Referring to FIG. 2, the interposer 200 comprises a substrate 201 upon which is mounted a lens component 202 in which the first surface 202 a is essentially perpendicular to the second surface 202 b. Unlike the embodiment of FIG. 1, in this embodiment, the fiber component 203 mounts directly to the substrate 201 such that its third surface 203 a is perpendicular to the substrate 201. In this embodiment, the reflective surface 209 is formed in the lens component 202. One advantage of this configuration is that the two components are thicker than those of FIG. 1 while achieving the identical function. (FIG. 3, discussed below, also shows thicker components, but in a different configuration.)

Referring to FIG. 3, a more robust embodiment of the interposer of FIG. 1 is shown. More specifically, as mentioned above, the lens component 102 of FIG. 1 is relatively thin, e.g. less than 0.5 mm thick, which does not lend itself to manufacturability. In contrast, in the embodiment of FIG. 3, the distance t of the lens component 302 from the first surface 302 a to the second surface 302 b to is thicker, for example 0.5 mm, facilitating manufacturability. In this particular design, the cavity 305 is configured in the fiber component 303 such that the second optical axis 313 is a distance h from the third surface 303 a which, in one embodiment, is essentially the same distance as distance t of the lens component.

As can be seen in the embodiment of FIGS. 1 and 3, the thickness of the two molded components can be controlled by adjusting the location of the lens within the lens component and the position of the fiber. In this regard, a cavity 311 defines the surface of the lens 304. This cavity 311 can be configured on different sides of the lens component depending upon the application. For example, referring to FIG. 3, the cavity 311 is on the first surface 302 a of the lens component.

Conversely, as shown in FIG. 4, the cavity 411 is defined in the second surface 402 b of the lens component 402. Specifically, in this embodiment, the interposer 400 comprises a substrate 401, the lens component 402 and a fiber component 403 in essentially the same configuration as that of FIGS. 1 and 3. However, the cavity 411 is defined in the second surface 402 b of the lens component as shown, and not the first surface 402 a. Thus, instead of having a convex portion of the lens facing downward as shown in FIG. 3, the convex portion of the lens 404 faces upward as shown in FIG. 4.

The convex surface of the lens may face up or down depending on the application. For example, one advantage of having the cavity on the bottom of the component as shown in FIG. 3 is that tends not to accumulate dust and debris. On the other hand, the configuration of FIG. 3 is susceptible to adhesive fouling issues in the sense that that lens 304 of the interposer 300 needs to be recessed enough that the adhesive used to bond the lens component to the glass plate does not interfere with the optical path.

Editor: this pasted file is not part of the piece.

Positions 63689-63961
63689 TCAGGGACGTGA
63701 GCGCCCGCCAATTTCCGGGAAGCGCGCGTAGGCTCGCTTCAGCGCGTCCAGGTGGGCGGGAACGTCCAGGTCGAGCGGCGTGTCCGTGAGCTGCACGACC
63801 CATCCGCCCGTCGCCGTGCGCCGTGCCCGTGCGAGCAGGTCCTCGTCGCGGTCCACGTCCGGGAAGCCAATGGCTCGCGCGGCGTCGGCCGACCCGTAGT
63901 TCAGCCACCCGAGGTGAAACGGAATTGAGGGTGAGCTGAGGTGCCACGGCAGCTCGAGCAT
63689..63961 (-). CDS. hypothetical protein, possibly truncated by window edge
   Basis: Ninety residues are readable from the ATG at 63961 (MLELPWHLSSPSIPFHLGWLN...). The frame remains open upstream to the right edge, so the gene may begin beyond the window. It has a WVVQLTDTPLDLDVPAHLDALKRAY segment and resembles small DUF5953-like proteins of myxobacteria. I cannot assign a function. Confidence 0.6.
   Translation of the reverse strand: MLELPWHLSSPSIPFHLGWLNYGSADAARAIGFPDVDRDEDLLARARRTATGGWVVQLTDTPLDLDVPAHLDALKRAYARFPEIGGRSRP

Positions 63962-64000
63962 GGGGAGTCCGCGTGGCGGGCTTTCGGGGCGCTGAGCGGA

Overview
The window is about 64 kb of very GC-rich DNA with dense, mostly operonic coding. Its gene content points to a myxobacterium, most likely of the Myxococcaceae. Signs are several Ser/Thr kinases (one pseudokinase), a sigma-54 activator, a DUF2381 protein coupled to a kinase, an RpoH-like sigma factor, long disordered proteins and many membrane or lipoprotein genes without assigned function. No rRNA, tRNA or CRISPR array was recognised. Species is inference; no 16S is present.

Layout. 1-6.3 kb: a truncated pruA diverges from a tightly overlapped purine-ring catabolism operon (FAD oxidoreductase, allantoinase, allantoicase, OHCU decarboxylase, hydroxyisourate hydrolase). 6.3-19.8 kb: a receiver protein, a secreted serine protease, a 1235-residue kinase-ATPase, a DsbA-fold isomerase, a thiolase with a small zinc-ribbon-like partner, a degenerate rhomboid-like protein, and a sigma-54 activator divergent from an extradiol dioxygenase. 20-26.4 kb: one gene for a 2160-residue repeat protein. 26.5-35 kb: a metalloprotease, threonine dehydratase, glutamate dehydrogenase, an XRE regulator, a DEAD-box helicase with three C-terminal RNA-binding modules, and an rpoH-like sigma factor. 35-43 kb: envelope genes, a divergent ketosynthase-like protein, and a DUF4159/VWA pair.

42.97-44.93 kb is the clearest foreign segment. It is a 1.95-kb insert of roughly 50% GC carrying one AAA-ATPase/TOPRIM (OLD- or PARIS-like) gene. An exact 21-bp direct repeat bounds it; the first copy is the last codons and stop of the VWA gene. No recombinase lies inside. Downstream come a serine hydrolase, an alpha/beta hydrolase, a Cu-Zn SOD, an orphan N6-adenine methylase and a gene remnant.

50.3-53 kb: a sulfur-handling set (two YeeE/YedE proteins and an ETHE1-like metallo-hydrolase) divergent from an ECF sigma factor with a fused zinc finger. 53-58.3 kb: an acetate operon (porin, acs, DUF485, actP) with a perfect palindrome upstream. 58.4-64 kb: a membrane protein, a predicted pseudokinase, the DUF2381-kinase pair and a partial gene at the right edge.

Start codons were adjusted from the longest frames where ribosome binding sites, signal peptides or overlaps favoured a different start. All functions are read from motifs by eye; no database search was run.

As mentioned above, a key feature of having a separable lens and fiber component is the ability to view and create critical alignment features. Specifically, referring to FIG. 5, a lens component 502 is viewed from the second surface 502 b through the first surface 502 a (beneath). As shown, the lens portion comprises a series of lenses 504 defined in either the first surface 502 a (as shown in FIG. 3) or the top surface 502 b (as shown in FIG. 4). Also shown in FIG. 5 are a number of alignment features 530. Because there is no mirror or fiber cavity to interfere with the optical path, the alignment features and the lenses are easily viewed from the top or bottom of the lens component 502.

Referring to FIG. 6, the fiber component 603 is shown. This component comprises a reflective surface 609, which is essentially at a 45 degree angle to the third and fourth surfaces 603 a, 603 b. The fiber component 603 also comprises alignment features 631 which cooperate with alignment features 530 of the lens component 502. Additionally, a series of fiber cavities 605 are defined in the fiber component 603. In this embodiment, the fiber cavities 605 are a series of V groves 605 a which have been etched into the top or fourth surface 603 b as shown.

Referring to FIG. 7, the combination of the lens component 502 and the fiber component 603 is shown in which the fiber component 603 is disposed on top of the lens component 502 such that the alignment features 631 and 530 are aligned. It should be understood that, although the lenses 504 are shown through the fiber component 603, ordinarily these would not be viewable because of the reflective surface 609, which would reflect their image perpendicular to the further surface and parallel to the fiber cavity 605.

As mentioned above, the separable lens and fiber components have a number of advantages. In particular, the mold used to create the lens component may contain pins for defining alignment holes. Although pins may have a shape that is difficult to manufacture, the position of these pins relative to each other and relative to the alignment features is relatively easy to achieve since the lenses and the alignment features can be inspected in one view. In one embodiment, however, the mold for the fiber component may contain an angled mirror which must be accurately positioned in three dimensions with respect to the fiber grooves and alignment features. Therefore, in one embodiment, alignment holes are used in the fiber component and alignment pins are used in the lens component. Alternatively, alignment holes can be made in both the lens component and the fiber component, and pins can be used to align the two molded pieces. This adds costs, and requires a manipulation of various small components. Still other approaches for aligning the discrete lens and fiber components will be know to those of skill in the art in light of this disclosure.